Uganda's opposition marches again, this time violently

A protest march in Kampala by Uganda's opposition leader Kizza Besigye leads to the murder of a police officer, highlighting how combustible Uganda's political situation remains.

By , Correspondent

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    Forum for Democratic Change opposition leader Kizza Besigye , left, gestures the party sign before being arrested for holding a rally in Uganda's capital city Kampala, Wednesday, March 21. A policeman died in a violent clash between the police and supporters of an opposition party demonstrating in Kampala. Scores of demonstrators have been arrested, said Fred Opolot, a government spokesman.
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As Kizza Besigye – Uganda's preeminent opposition politician – waved at his cheering supporters as he walked along the warren of rutted, dirt roads running through downtown Kampala, you could sense that things could go wrong.

For once, Dr. Besigye had given the slip to the police officers surveilling his home on the outskirts of the city and thousands of his supporters were cheering his unexpected appearance.

Opposition officials insisted that it was not a planned rally and that Besigye had been invited by the city mayor to inspect roadworks and drainage systems, but it quickly spiralled into a political demonstration.

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After his 26 years in power, few in Kampala need a second chance to express their anger at incumbent President Yoweri Museveni. The ire was strongest among  the city's main Baganda ethnic group, largely over corruption claims and perceptions that the president favors people from his own tribe.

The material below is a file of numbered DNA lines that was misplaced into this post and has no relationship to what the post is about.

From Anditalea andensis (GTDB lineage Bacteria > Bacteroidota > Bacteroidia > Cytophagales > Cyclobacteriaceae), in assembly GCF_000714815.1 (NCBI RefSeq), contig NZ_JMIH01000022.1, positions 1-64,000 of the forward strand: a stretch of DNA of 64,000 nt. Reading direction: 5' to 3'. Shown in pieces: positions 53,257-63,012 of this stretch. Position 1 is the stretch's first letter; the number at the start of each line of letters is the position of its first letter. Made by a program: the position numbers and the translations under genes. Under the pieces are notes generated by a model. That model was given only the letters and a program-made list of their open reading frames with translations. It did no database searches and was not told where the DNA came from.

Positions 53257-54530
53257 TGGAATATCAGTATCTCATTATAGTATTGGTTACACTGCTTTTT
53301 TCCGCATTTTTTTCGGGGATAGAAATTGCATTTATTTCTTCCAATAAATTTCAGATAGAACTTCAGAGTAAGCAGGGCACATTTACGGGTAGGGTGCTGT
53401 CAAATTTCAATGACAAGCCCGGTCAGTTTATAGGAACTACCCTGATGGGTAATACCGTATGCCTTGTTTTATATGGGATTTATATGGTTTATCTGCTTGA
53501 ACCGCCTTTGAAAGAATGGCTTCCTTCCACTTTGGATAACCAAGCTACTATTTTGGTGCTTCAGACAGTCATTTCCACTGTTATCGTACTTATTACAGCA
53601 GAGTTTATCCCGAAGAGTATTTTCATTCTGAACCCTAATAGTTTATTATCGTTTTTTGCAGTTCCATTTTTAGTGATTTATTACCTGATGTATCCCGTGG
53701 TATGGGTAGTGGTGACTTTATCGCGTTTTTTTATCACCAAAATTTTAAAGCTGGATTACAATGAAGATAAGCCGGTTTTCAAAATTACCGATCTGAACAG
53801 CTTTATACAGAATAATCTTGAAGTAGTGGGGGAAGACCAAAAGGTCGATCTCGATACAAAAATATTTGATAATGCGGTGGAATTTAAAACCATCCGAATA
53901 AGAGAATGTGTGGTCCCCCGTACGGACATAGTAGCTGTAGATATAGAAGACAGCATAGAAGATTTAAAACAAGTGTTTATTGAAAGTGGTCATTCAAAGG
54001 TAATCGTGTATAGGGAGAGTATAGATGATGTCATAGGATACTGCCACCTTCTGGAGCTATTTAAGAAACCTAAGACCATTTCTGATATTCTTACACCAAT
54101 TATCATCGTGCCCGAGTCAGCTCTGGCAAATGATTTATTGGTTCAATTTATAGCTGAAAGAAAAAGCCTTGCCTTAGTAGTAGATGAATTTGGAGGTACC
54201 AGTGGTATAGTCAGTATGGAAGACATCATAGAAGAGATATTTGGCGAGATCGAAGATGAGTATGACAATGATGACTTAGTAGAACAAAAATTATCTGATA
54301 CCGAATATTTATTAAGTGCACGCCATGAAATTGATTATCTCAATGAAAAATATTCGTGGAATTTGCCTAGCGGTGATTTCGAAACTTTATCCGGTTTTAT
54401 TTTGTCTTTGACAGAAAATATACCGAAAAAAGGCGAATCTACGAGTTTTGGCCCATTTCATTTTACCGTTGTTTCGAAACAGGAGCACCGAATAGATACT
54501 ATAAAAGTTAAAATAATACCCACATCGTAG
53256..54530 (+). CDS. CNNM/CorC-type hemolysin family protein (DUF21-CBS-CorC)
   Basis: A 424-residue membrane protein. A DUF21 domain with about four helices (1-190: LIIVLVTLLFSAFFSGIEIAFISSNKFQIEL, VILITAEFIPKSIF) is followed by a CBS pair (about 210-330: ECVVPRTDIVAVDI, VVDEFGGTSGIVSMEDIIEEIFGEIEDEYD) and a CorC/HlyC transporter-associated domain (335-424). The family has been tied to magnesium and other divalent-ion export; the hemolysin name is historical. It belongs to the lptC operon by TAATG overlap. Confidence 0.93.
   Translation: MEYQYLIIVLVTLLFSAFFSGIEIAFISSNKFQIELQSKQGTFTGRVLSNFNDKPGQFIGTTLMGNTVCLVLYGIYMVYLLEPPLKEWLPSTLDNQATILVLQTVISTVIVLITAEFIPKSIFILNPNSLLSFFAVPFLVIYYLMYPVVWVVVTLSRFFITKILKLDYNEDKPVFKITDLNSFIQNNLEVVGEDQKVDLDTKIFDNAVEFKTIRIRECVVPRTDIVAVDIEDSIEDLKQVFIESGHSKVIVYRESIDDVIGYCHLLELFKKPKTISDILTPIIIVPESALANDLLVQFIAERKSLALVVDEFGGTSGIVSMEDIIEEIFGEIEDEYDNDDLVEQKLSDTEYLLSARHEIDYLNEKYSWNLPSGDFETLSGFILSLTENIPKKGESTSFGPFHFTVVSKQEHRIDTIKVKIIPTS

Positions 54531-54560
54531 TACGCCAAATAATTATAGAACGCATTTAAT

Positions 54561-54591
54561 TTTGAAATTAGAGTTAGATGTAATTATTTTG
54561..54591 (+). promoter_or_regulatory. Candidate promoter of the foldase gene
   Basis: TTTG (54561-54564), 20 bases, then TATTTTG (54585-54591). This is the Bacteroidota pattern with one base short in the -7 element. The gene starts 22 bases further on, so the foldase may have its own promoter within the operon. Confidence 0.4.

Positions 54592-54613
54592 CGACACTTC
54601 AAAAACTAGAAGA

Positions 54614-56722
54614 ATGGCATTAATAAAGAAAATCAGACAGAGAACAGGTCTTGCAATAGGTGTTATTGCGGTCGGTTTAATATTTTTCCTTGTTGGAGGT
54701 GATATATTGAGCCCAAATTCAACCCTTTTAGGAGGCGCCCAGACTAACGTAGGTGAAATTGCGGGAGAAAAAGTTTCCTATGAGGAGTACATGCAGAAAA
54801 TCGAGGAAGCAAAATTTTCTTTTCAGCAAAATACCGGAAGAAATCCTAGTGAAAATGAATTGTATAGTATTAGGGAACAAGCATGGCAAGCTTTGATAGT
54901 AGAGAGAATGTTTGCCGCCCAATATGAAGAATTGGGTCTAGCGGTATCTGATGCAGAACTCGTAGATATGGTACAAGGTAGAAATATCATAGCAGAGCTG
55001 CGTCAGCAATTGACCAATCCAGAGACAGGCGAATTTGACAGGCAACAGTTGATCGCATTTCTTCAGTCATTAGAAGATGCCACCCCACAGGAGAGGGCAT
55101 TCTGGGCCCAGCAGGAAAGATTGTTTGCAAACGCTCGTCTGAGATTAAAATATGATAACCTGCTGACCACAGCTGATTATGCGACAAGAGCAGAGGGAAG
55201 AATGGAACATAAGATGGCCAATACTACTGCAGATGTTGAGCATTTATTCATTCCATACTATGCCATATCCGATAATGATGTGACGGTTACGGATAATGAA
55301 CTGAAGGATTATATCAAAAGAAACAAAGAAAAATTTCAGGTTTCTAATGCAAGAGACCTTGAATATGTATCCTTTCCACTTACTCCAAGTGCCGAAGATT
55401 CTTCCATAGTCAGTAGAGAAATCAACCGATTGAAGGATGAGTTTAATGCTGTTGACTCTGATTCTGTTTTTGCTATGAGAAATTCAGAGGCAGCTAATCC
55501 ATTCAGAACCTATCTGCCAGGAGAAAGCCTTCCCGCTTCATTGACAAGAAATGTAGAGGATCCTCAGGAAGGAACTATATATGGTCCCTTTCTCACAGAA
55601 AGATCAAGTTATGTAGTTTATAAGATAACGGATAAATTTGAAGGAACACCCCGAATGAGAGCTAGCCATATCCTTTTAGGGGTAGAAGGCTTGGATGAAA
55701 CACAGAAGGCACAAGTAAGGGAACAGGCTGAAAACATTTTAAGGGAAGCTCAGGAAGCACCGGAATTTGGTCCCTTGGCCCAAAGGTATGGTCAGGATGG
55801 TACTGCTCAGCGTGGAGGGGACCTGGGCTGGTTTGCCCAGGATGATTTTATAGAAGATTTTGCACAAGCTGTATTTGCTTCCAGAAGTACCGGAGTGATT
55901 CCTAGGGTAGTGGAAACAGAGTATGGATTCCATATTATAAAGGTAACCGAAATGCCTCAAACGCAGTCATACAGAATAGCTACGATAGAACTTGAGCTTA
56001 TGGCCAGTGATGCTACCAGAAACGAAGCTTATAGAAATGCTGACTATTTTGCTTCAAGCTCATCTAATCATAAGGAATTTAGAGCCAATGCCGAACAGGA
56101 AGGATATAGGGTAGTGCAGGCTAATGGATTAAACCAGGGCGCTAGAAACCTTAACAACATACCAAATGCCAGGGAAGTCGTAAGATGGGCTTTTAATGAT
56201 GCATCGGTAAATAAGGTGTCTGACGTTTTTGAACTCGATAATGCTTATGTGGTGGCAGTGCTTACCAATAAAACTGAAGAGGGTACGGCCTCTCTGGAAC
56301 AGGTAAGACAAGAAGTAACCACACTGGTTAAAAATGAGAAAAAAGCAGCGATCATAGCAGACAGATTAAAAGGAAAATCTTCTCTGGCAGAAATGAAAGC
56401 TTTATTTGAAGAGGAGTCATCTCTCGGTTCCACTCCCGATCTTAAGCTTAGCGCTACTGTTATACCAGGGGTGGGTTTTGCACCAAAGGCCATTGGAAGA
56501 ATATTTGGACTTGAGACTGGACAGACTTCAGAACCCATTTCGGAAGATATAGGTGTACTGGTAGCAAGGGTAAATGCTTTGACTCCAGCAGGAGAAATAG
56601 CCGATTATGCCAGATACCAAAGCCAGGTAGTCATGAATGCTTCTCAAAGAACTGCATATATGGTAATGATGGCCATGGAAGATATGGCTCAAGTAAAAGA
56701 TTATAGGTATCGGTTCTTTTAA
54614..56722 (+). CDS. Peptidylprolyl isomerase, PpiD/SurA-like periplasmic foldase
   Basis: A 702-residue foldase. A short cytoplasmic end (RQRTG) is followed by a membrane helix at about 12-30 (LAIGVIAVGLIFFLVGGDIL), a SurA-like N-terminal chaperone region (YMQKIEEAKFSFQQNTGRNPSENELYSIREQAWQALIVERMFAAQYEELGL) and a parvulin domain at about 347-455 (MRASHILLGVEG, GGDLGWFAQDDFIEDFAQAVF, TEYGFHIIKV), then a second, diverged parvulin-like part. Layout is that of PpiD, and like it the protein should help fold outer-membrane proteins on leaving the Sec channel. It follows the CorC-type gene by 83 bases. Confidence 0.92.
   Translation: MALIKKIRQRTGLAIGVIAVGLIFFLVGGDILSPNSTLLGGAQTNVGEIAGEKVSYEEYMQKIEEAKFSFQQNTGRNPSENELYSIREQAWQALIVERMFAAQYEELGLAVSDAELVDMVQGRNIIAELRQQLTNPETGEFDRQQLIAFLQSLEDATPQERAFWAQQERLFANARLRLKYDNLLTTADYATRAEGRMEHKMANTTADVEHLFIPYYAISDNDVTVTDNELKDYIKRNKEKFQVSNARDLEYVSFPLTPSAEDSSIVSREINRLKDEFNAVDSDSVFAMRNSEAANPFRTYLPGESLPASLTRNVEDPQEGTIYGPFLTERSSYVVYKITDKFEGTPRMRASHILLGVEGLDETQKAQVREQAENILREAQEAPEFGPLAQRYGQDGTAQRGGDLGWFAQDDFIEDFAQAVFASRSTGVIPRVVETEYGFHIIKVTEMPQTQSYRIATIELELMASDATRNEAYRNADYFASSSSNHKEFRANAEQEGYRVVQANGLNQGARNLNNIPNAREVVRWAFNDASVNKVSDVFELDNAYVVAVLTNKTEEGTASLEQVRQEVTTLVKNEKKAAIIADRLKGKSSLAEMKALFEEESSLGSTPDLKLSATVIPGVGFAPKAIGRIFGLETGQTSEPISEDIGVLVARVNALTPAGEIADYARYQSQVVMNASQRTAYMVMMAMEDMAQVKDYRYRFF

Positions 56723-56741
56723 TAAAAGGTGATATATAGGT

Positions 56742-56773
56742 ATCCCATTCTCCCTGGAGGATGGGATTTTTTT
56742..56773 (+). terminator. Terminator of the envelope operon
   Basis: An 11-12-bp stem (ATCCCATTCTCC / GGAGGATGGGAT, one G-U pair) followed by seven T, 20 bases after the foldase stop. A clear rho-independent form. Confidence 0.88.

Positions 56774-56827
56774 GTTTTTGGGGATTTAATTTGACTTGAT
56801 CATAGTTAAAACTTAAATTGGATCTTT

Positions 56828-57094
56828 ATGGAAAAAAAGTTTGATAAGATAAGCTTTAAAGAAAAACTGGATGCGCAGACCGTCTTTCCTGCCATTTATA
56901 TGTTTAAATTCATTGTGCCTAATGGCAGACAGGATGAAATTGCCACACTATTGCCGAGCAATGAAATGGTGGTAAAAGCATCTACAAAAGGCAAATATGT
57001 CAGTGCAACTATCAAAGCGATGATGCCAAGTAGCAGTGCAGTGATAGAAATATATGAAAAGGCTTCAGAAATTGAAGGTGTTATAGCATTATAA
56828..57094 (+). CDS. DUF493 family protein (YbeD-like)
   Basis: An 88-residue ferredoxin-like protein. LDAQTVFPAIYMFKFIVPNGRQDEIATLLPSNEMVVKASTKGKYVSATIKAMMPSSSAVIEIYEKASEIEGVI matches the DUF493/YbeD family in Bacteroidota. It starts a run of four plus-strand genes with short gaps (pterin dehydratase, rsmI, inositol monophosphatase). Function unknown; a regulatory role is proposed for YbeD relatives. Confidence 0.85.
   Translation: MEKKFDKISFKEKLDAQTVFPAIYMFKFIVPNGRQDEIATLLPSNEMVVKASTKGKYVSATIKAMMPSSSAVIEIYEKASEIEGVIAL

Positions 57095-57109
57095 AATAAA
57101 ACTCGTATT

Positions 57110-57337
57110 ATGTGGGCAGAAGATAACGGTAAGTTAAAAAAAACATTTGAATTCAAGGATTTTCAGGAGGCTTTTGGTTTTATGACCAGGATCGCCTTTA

“You see our Uganda? Look at the holes in the roads, look at these streets – and this is meant to be the capital,” said one Besigye supporter. “Museveni has been here for so long – he must go.”

As police scrambled to control the situation, events spiralled fast. Police beat opposition supporters with batons and bundled Besigye into a van. Opposition supporters threw stones. Police fired tear gas and stun grenades.

It was all over in minutes but tragically, as debris was flung at the police, an officer, John Bosco Ariongo – a policeman of 26 years and father of eight – was fatally wounded.

“Uganda Police Force regretfully confirms that a police officer was killed in a violent assembly,” Judith Nabakooba, a spokeswoman for the Ugandan police, said in a statement.

Besigye could be charged

Besigye and 15 other opposition activists were shipped off to stations around town and Ms. Nabakooba hinted that they could be considered suspects in the officer's murder.

“Investigations are at a very early stage but the Uganda Police Force states its absolute determination to bring those responsible for the death to justice,” her statement said.

By evening Besigye had been released, and while opposition officials speculated that he could be charged with murder, his lawyer said he had been told he would be charged with "unlawful assembly."

Besigye is no stranger to the courts and commotion. Last year, during a protest campaign against rising food and fuel costs that cost the lives of at least 10 civilians, he was repeatedly arrested as security forces cracked down harshly on the demonstrations.  

At one point he was also temporarily blinded by police pepper spray in scenes that sparked a day of bloody rioting around Kampala. 

Policing had improved

But since then attempts by Besigye to restart protests this year have largely floundered, as police – with the help of Irish security consultants – have increasingly allowed opposition rallies to take place and dealt with them less heavy-handedly.

Now though the death of a police officer could see a backlash from the security forces keen to avenge the perceived murder of one of their own, analysts warned.  

"The killing of a policeman creates anger; it creates a desire for revenge among the police. If it's not handled professionally then it could lead to more cases of brutality," says Levi Ochieng, an independent analyst.  

Ochieng says that despite cosmetic changes to the security forces the public have a profound mistrust of the police, viewing them as a partisan force protecting a corrupt elite.  

"The police here is seen by many to be suffocating their freedom," Ochieng says. 

And opposition politicians like Salaamu Musumba, vice-president of Besigye's Forum for Democratic Change, say that opposition politicians are simply exposing that deep vein of discontent.

“People are just ready, they are just ready to defend themselves, they are fed up,” Mrs. Musumba says. 

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